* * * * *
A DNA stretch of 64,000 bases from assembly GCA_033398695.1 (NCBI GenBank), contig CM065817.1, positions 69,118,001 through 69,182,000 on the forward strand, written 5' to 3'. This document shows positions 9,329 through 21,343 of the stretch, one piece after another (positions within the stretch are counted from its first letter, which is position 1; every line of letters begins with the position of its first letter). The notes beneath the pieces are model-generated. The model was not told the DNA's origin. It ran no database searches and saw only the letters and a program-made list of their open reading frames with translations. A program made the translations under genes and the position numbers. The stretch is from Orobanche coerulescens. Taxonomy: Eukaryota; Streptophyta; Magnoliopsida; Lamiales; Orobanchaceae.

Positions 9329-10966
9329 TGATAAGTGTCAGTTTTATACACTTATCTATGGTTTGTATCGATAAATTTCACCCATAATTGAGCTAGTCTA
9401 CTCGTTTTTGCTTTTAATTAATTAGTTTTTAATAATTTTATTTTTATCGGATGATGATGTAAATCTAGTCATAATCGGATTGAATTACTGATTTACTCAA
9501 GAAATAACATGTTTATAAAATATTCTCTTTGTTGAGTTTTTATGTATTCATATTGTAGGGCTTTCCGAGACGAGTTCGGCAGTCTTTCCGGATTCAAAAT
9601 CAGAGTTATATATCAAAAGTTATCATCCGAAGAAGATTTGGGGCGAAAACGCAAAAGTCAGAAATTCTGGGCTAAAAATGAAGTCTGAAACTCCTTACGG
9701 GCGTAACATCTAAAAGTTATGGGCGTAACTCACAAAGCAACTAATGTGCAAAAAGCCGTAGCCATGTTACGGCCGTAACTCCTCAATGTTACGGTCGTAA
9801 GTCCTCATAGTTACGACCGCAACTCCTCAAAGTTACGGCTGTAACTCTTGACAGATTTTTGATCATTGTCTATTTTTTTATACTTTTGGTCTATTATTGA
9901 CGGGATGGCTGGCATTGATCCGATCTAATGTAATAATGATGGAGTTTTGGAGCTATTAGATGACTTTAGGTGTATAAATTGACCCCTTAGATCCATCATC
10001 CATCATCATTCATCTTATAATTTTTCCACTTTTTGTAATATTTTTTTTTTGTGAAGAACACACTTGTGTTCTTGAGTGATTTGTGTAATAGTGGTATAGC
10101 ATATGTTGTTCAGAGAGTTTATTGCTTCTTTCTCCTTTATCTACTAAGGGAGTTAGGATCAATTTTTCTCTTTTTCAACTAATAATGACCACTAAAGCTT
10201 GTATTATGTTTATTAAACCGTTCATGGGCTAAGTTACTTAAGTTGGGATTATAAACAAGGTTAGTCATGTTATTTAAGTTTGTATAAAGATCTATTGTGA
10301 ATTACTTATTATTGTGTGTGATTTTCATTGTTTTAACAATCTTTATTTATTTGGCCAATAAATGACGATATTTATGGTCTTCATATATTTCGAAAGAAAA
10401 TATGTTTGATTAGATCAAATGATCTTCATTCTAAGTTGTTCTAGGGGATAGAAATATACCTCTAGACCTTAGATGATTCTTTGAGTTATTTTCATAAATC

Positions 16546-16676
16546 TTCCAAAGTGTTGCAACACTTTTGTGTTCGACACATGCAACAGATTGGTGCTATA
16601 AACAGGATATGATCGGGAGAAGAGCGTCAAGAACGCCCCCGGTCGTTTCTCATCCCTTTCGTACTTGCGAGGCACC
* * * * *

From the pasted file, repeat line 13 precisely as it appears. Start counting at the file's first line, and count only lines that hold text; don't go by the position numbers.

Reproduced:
10301 ATTACTTATTATTGTGTGTGATTTTCATTGTTTTAACAATCTTTATTTATTTGGCCAATAAATGACGATATTTATGGTCTTCATATATTTCGAAAGAAAA